All of this was in your hands. Ever watched the british movie from 1983 or something like that called Threads ? War with Iran, means NATO engaging the SCO and we will all fry. Don’t talk to me about limited nuclear warfare, have a few tactical nukes go off and the strategic ones will be activated and if, talks, if any, I’d be surprised if there were any, These people will go in their underground government bunkers which have reserves for about 100 years for a certain amount of people and it’s not tiny stuff, there’s tunnels which are very large. The only problem is that have a certain amount of strategic nukes go off (not a lot), and the ozone layer goes poof instantly.That’s what caused the ozone layer holes by the way, the nuclear tests which were so randomly and done in insane amounts enough, and people wonder why cancer rates keep rising.

I’ve actually given up, I don’t think that if Harper goes back to Minority or if Trudeau becomes PM, or a Liberal-NDP coalition takes form, that they will delete all the ILLEGAL “laws” Helmet Head Adolf Harper has introduced since he has the ability to do so unopposed since 2011, where he was re-elected, but that election was caused by the 3 other parties submitting a vote of non-confidence in him! Thus dissolving parliament starting elections, starting election fraud techniques by the conservatards (proven), 2 MP’s lost their seat because of this, it should be about 20 to 25 MP’s according to the stats.

Why would they? The NDP back when the guy who brought them to second place was alive, Jack Layton, would have never accepted the removal of everything related to social-democracy from the party’s constitution. Which Mulcair did.
I’m intrigued in how they will deal with the constant union protests, arrest them all and send them to air force bases forever? Suddenly all the government day cares and primary schools are empty (this group of people protest very often and get what they want only when one party gets in power unfortunately, except for Students who waged a complete street war against the Montreal cops for 14 months.

Thankfully I have nothing to protest about and I am not unionized. But I will protest any kind of Canadian adventure of following the Americans (who will likely be following the Israelis, although, apparently, Obama told Israelis he would shoot down their F-16’s who were on the way to attack Iran if they didn’t turn back and stayed home in january 2014 or so, it didn’t make the big news in america or here in Canada but it made the news all over eurasia) to bomb Iran. The counterpart to NATO exists now since a long time, and that’s even why you’re not leaving Afghanistan afterall, cos if you did, the chinese would build them roads and leave their political system alone in exchange for them to plunder all proven reserves of lithium and rare earths in Afghanistan plus connect that “Peace Pipeline” that goes from Iran to Pakistan to them. It used to be IPI but India abandoned after extreme harrassment from Bush & Co. which was continued with Obama and Co. circa 2008-9.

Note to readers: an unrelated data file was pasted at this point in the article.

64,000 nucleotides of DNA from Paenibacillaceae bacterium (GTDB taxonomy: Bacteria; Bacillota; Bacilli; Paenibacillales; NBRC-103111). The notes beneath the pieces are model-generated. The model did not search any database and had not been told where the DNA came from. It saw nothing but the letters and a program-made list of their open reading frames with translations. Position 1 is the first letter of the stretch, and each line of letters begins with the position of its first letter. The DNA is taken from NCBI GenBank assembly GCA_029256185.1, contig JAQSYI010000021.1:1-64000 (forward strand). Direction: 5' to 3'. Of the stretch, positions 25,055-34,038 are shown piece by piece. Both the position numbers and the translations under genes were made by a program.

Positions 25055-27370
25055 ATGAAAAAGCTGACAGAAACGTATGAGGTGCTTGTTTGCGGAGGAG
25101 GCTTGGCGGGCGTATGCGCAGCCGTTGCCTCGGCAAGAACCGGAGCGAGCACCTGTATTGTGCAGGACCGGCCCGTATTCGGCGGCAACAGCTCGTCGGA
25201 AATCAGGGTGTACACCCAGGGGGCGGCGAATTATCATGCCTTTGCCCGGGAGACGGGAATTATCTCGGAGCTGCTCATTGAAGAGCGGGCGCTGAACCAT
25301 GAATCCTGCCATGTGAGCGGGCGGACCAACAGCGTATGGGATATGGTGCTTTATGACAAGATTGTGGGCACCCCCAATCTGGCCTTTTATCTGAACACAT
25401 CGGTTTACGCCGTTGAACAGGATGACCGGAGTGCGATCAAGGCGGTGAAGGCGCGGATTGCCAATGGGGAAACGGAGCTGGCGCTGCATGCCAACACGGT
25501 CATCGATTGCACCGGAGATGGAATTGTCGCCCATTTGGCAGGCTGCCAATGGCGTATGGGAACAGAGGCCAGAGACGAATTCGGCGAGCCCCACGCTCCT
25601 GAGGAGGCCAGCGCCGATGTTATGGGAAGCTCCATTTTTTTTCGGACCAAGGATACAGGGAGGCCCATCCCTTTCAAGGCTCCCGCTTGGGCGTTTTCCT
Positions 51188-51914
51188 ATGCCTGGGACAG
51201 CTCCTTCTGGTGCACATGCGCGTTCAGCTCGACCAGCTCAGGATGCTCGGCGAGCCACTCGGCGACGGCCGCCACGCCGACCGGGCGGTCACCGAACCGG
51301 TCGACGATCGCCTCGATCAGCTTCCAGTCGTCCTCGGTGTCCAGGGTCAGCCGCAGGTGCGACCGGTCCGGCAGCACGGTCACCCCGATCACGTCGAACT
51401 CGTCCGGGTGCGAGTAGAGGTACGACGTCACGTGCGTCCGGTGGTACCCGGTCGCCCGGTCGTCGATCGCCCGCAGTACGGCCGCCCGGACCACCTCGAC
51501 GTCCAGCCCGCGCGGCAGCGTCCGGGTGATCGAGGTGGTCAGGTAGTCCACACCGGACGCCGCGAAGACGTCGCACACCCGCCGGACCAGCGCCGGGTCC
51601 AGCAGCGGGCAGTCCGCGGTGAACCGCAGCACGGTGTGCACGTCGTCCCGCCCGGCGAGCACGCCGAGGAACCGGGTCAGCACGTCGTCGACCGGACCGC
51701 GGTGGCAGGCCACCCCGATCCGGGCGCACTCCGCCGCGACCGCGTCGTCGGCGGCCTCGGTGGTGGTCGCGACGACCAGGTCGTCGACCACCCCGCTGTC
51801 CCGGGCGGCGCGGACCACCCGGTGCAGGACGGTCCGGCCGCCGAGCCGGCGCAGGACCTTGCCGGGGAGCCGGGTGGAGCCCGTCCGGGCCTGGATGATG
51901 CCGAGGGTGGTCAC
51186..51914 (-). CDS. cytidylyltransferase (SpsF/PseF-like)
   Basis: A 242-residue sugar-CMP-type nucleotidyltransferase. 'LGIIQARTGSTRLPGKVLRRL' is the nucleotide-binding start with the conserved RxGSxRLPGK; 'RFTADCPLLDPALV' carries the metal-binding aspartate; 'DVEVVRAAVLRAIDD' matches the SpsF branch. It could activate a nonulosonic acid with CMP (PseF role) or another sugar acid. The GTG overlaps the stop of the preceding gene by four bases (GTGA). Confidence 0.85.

While America continues to dream of the…well all the money invested in bombing, occupying, killing and raping Afghans since 2001 just for that godddamn TAPI pipeline (Turkemnistan, Afghanistan, Pakistan, India). Meanwhile China has built pipelines to Turkmenistan and will build more to steal all the oil and gas (mostly gas, extremely large reserves) America’s PNAC imagined pipelines wanted in return, Clinton tried to have a deal with them, Bush tried before 911, Obama tried for a little while a couple years ago and we know how that ended.

The big question is the Empire going out with a whimper or will throw feces to the whole planet while going down?

Seems like column B and that’s a scary prospect.

Anonymous Coward says:

Re: Re: proREGRESS

Well, I’m just a little happier. I didn’t know Alberta(the province Harper pretends to comes from) had provincial elections today.